According to the United States Senate, from 1789 to present there have been approximately 11,699 proposed amendments to the Constitution.[14] Of those 11,699 various proposals, only twenty-seven have been ratified to the Constitution.[15] That is a success rate of about 0.002%. The most recent of these successful amendments came in 1992 with the ratification of the Twenty-Seventh Amendment, dealing with compensation for Senators and Representatives.[16]

Of those twenty-seven ratified amendments, only one, the Eighteenth Amendment, has been repealed.[17]  The Eighteenth Amendment was ratified in 1919 and provided for the prohibition of “the manufacture, sale, or transportation of intoxicating liquors” within the territory of the United States.[18] The amendment also gave Congress and the States the “concurrent power to enforce” the Amendment.[19] Fourteen years after its enactment, the Eighteenth Amendment was repealed with the ratification of the Twenty-First Amendment.[20] All told, in over two hundred twenty years of U.S. history, only one single amendment has ever been repealed.

Now that we’ve seen how the amendment process has played out in US history it’s clear that amending the Constitution, let alone amending the Constitution to undue a previous amendment, is no small feat. It takes a desire and consensus among people that does not seem lend itself in any way, shape, or form to the current debate over guns in America.  Accordingly, while some on the left may see it as a realistic solution, and some on the right see it as a realistic threat, based on the history and what is actually involved in repealing a constitutional amendment, it is unlikely that the Second Amendment will be repealed anytime soon.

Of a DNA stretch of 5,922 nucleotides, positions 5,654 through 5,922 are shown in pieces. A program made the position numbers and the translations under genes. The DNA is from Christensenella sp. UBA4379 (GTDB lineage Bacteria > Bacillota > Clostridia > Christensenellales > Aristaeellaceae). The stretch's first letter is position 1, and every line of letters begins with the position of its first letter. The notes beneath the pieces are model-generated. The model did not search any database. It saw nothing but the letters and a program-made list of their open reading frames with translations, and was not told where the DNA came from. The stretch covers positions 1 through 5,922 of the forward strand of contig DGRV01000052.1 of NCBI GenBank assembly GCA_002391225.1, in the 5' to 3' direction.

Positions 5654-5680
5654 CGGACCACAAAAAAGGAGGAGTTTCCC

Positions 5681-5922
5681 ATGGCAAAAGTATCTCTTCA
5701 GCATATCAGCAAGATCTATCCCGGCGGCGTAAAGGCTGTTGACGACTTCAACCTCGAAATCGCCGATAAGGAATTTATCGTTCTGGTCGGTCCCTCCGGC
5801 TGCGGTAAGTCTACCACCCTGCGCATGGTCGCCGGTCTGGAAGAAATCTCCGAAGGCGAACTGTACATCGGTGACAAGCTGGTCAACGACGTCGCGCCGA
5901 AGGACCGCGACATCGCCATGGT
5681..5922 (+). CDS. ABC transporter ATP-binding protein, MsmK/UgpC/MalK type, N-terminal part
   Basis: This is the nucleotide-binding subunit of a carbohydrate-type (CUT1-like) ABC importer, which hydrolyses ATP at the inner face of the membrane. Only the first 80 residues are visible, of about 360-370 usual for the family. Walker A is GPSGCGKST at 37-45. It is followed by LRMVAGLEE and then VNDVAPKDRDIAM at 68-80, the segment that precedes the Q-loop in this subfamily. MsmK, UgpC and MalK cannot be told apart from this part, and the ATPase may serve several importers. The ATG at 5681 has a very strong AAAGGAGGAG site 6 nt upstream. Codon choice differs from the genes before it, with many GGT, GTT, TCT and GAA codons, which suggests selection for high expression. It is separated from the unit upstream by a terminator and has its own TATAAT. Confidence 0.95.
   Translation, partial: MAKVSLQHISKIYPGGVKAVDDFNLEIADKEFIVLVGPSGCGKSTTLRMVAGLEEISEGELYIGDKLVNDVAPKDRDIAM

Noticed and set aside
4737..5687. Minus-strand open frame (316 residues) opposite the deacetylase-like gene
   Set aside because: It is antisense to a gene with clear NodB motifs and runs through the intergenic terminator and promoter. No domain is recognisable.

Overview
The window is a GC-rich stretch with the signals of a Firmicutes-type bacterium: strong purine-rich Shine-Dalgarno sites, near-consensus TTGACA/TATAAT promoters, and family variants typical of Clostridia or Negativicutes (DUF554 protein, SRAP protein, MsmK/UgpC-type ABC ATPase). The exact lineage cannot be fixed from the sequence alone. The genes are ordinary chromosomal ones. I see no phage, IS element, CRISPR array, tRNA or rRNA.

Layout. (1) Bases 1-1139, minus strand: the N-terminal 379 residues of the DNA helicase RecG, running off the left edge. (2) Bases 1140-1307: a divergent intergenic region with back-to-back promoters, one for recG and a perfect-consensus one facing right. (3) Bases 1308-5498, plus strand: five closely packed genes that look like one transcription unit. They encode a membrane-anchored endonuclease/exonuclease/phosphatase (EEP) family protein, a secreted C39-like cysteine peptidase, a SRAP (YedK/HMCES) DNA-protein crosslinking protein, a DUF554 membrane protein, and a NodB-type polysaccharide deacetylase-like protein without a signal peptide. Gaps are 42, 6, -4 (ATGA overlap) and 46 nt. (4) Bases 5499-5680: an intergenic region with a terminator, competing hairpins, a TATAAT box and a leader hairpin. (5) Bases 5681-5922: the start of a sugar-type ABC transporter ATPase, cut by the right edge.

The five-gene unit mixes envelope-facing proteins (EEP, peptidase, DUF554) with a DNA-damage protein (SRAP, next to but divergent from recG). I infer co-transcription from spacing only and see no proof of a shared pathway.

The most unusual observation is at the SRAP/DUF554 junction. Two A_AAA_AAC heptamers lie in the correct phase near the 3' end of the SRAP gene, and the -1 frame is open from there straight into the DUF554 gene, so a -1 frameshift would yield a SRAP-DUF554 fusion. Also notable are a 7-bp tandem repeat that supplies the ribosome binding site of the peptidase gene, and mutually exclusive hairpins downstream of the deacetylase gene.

[1] Nicole Chavez and Steve Almasy, What Happened, Moment by Moment, in the Florida School Massacre, CNN (3/8/18)

[2] Michelle Cottle, How Parkland Students Changed the Gun Debate, The Atlantic (2/28/18)

[3] Id.

[4] John Paul Stevens, John Paul Stevens: Repeal the Second Amendment, New York Times (3/27/18)

[5] Id.

[6] U.S. Const. art. V.

[7] State of Rhode Island v. Palmer, 253 U.S. 350, 386 (1920).

[8] U.S. Const. art. V.

[9] Id.

[10] U.S. Const. art. V. (emphasis added)

[11] Id.

[12] U.S. Const. art. I, § 7, cl. 2 (reading “Every Bill which shall have passed the House of Representatives and the Senate, shall, before it become a Law, be presented to the President of the United States.”) (emphasis added).

[13] Hollingsworth v. State of Virginia, 3 U.S. 378, 378–79 (1798) (holding the President has no role in the amendment process against a challenge to the enactment of the Eleventh Amendment because “the amendment was never submitted to the President for his approbation.”).

[14] Measures Proposed to Amend the Constitution,

[15] Id.

[16] Constitution of the United States,

[17] Ellis Kim, How difficult would it be to repeal the Second Amendment?, PBS (3/27/18)

[18] U.S. Const. amend. XVIII.

[19] Id.

[20] U.S. Const. amend. XXI (reading “The eighteenth article of amendment to the Constitution of the United States is hereby repealed.”).